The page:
It is often desirable to fabricate a slider such that the bearing surface has a positive curvature along the length and width of the slider. Length curvature is known as crown curvature. Width curvature is known as cross or camber curvature. The proper setting and control of crown and cross curvature improves flying height variability over varying conditions, improves wear on the slider and the disc surface, and improves takeoff performance by reducing stiction between the slider and the disc surface. Therefore, there is a need for a method of controlling the slider curvature and for a method of accurately characterizing the surface shape so that the curvature control is accurate and the resulting performance of the slider can be predicted.

A traditional method of creating crown or cross curvature is to lap the bearing surface on a spherically-shaped lapping surface or on a flat lapping surface while rocking the slider body back and forth in the direction of the desired curvature. The amount of curvature is determined by the radius of the rocking rotation. This lapping process is difficult to control and results in large manufacturing tolerances. Therefore, more efficient and controllable methods of effecting air bearing surface curvature are being developed.

U.S. Pat. No. 5,442,850 discloses a method of controlling curvature by inducing a preselected amount of compressive stress within the bearing surface by impinging the bearing surface with particles for a preselected amount of time. U.S. Pat. No. 5,266,769 discloses a process of controlling slider curvature in which the air bearing surfaces are first patterned and then a chosen pattern of stress is produced on the back side of the slider by laser oblation or sand blasting to selectively remove stressed material and thereby create a desired crown and cross curvature of the bearing surface.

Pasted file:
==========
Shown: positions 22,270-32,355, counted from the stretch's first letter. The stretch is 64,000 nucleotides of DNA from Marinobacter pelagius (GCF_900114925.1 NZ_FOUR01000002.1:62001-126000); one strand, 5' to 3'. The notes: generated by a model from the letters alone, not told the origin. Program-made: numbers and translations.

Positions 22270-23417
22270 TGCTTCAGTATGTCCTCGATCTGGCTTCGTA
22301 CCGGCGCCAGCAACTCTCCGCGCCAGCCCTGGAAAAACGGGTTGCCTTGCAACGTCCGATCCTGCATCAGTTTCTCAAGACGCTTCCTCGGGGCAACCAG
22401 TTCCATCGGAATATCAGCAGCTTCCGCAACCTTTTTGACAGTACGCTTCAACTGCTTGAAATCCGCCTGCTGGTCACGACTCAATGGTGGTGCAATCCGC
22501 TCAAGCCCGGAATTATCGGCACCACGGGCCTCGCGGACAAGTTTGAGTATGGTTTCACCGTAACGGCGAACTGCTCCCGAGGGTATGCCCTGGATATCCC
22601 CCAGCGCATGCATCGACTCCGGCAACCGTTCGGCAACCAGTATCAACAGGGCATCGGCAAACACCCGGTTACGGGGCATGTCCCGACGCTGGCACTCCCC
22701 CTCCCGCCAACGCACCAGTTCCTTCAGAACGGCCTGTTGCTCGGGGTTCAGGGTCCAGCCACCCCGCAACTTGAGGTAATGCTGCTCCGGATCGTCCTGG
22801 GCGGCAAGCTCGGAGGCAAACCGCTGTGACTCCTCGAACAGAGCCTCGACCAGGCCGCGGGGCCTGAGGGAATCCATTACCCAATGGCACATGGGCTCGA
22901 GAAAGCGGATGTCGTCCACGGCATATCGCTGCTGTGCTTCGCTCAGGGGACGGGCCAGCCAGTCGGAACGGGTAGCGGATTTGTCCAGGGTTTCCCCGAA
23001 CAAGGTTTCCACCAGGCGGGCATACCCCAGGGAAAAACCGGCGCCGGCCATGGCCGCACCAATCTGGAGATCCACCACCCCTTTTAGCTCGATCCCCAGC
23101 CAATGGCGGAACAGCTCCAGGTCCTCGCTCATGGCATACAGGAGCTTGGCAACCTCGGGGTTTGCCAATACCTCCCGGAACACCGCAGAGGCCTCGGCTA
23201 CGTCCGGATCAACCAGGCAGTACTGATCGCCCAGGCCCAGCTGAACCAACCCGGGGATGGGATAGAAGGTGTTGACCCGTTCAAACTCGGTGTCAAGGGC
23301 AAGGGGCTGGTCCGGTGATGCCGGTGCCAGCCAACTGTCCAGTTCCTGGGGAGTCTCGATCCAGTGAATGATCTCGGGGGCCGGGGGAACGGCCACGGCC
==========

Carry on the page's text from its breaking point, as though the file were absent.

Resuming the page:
U.S. Pat. No. 5,982,583 discloses a method of effecting slider curvature through the application of laser-induced anisotropic tensile stress, which allows one of the crown and cross curvature to be changed to a greater extent than the other curvature. The use of laser scribe lines to adjust curvature are also disclosed in U.S. Pat. Nos. 6,108,170, 6,321,440, 6,548,009, 6,531,084, and 6,441,385, for example.

While the above methods improve curvature control, additional control is desired. Traditional methods of curvature control view crown and cross curvature as global metrics of the slider as a whole, not within localized areas within the slider. Also, traditional methods attempted to control some of the shape parameters of the slider while ignoring that changes aimed at controlling any given shape parameter may impact other important slider parameters. Improved methods of controlling the shape parameters are therefore desired.

Similarly, traditional methods of characterizing the slider shape, either prior to or after curvature control methods have been applied, describe the global curvature of the slider. For example, the slider has been characterized by global crown, cross and twist curvature values. These methods have not captured the finer details of the slider shape, thereby making curvature control methods and performance models less accurate.

For example in one prior art method, the global crown, cross and twist curvature values are derived from a second-order polynomial fit to data representing measured heights at a plurality of locations on the air bearing surface. The curvature of the slider is measured at discrete points (xi, yi) and a least-square fit is performed to minimize the error between measured data (zi) and a quadratic polynomial:
Σ[z i−(a+bx i +cy i +dx i 2 +ex i y i +fy i 2)]2=min  EQ. 1
where zi is the measured height of the air bearing surface at location “i”, xi represents a location along a longitudinal “x” axis of the slider, yi represents a location along a transverse “y” axis of the slider, and the coefficients a, b, c, d, e, and f are the results of the least-square fit. Once the coefficients a, b, c, d, e and f are determined, the crown, cross and twist are given by: